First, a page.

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Ismael, Jenann, , . Raid! Dissolving the Big, Bad Bug
2008, Nous 42 (2): 292--307
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Added by: Simon Fokt, Contributed by: Antony Eagle

Abstract: There’s a long history of discussion of probability in philosophy, but objective chance separated itself off and came into its own as a topic with the advent of a physical theory—quantum mechanics—in which chances play a central, and apparently ineliminable, role. In 1980 David Lewis wrote a paper pointing out that a very broad class of accounts of the nature of chance apparently lead to a contradiction when combined with a principle that expresses the role of chance in guiding belief. There is still no settled agreement on the proper response to the Lewis problem. At the time he wrote the article, Lewis despaired of a solution, but, although he never achieved one that satisfied him completely, by 1994, due to work primarily by Thau and Hall, he had come to think the problem could be disarmed if we fudged a little on the meaning of ‘chance’. I’ll say more about this below. What I’m going to suggest, however, is that the qualification is unnecessary. The problem depends on an assumption that should be rejected, viz., that using information about chance to guide credence requires one to conditionalize on the theory of chance that one is using. I’m going to propose a general recipe for using information about chance to guide belief that does not require conditionalization on a theory of chance at any stage. Lewis’ problem doesn’t arise in this setting.

Comment: A useful summary and positive contribution to the large debate over Lewis' Principal Principle connecting chance and credence. Useful for a graduate seminar in philosophy of probability or specialised topics in metaphysics and philosophy of physics.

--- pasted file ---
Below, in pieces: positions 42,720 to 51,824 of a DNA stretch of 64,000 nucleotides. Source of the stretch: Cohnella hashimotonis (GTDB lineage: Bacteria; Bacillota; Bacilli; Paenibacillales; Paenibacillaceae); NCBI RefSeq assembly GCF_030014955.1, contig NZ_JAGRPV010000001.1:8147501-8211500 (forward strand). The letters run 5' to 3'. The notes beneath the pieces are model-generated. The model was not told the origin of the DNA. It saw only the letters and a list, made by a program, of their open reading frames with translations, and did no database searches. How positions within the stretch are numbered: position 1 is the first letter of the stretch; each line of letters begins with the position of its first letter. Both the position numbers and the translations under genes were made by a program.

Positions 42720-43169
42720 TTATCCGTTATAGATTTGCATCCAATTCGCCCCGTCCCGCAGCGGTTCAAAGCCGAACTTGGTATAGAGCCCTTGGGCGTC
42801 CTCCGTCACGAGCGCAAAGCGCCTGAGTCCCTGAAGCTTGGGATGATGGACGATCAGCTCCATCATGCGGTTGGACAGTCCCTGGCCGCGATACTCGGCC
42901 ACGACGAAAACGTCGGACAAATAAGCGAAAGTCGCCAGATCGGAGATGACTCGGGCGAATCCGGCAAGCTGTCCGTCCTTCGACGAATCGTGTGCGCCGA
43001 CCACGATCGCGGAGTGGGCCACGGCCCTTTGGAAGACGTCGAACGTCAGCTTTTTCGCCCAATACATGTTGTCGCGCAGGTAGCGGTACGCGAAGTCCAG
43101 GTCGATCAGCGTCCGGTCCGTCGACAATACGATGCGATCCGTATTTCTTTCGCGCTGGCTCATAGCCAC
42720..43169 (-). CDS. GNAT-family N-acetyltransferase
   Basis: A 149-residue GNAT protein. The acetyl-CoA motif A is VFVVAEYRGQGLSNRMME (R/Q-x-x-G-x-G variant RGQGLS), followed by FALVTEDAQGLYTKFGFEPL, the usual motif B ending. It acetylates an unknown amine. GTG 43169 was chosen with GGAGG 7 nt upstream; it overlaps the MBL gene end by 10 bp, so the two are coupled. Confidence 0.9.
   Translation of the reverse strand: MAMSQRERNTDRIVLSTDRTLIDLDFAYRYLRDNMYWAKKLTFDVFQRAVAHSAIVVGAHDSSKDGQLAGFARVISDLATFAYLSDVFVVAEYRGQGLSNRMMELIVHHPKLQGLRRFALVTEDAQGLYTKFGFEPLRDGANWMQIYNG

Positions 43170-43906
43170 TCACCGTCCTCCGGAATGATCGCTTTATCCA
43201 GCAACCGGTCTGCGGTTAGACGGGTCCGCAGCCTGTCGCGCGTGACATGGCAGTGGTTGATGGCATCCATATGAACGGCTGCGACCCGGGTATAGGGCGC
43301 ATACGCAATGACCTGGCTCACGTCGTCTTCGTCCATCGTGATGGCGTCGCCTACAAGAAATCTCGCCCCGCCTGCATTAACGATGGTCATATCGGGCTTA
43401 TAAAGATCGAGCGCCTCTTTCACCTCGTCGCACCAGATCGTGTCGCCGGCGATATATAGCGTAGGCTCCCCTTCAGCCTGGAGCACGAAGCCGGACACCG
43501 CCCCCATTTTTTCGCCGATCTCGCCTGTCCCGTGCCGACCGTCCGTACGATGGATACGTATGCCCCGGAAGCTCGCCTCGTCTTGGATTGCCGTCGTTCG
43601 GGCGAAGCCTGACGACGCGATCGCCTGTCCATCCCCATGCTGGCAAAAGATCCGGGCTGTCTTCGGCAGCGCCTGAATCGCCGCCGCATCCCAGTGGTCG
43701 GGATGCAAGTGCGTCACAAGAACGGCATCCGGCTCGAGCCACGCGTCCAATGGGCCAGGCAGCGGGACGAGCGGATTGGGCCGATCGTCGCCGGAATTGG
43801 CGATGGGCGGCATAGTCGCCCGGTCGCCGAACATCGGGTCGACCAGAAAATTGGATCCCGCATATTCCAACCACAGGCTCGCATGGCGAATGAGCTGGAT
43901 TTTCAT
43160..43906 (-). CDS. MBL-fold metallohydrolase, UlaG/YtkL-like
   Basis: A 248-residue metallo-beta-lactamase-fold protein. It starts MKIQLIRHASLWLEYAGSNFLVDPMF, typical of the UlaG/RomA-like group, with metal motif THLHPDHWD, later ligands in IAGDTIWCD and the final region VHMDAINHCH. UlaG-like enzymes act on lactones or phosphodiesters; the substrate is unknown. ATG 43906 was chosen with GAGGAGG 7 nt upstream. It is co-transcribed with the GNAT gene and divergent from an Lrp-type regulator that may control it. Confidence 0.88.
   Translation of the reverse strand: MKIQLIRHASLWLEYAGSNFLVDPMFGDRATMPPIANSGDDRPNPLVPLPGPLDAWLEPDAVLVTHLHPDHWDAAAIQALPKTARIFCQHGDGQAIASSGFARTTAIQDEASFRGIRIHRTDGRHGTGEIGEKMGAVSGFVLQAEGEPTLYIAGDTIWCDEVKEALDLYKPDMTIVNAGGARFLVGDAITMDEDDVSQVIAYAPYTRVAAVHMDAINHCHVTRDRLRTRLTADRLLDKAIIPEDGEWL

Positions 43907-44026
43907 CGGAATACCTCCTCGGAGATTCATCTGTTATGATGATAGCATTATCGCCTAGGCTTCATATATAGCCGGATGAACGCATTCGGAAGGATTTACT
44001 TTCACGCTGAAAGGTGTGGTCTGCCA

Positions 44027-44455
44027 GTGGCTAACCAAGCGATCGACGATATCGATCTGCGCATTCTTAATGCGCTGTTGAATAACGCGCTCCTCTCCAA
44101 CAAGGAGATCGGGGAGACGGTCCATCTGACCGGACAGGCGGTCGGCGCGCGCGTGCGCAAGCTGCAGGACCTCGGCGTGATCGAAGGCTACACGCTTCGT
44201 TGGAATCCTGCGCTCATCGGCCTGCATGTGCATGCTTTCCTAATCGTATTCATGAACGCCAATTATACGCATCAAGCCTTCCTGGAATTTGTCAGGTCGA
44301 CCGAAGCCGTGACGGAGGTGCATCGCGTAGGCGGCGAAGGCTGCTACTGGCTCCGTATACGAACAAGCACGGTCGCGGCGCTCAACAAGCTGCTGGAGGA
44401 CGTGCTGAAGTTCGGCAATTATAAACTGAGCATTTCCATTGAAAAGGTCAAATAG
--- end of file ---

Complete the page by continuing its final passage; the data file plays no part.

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Paul, L. A., , Hall, Edward J. (Hall, Ned). Causation: A User’s Guide
2013, Oxford University Press UK.
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Added by: Clotilde Torregrossa, Contributed by: Tyron Goldschmidt

Publisher’s Note: Causation is at once familiar and mysterious. Neither common sense nor extensive philosophical debate has led us to anything like agreement on the correct analysis of the concept of causation, or an account of the metaphysical nature of the causal relation. Causation: A User’s Guide cuts a clear path through this confusing but vital landscape. L. A. Paul and Ned Hall guide the reader through the most important philosophical treatments of causation, negotiating the terrain by taking a set of examples as landmarks. They clarify the central themes of the debate about causation, and cover questions about causation involving omissions or absences, preemption and other species of redundant causation, and the possibility that causation is not transitive. Along the way, Paul and Hall examine several contemporary proposals for analyzing the nature of causation and assess their merits and overall methodological cogency.The book is designed to be of value both to trained specialists and those coming to the problem of causation for the first time. It provides the reader with a broad and sophisticated view of the metaphysics of the causal relation.

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Rennick, Stephanie, , . Things mere mortals can do, but philosophers can’t
2015, Analysis 75(1): 22-26
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Added by: Björn Freter, Contributed by:

Abstract: David Lewis famously argued that the time traveller ‘can’ murder her grandfather, even though she never will: it is compossible with a particular set of facts including her motive, opportunity and skill (1976: 150). I argue that while ordinary agents ‘can’ under Lewis’s conception, philosophers cannot – the latter will not only fail to fulfill their homicidal intentions but also fail to form them in the first place.

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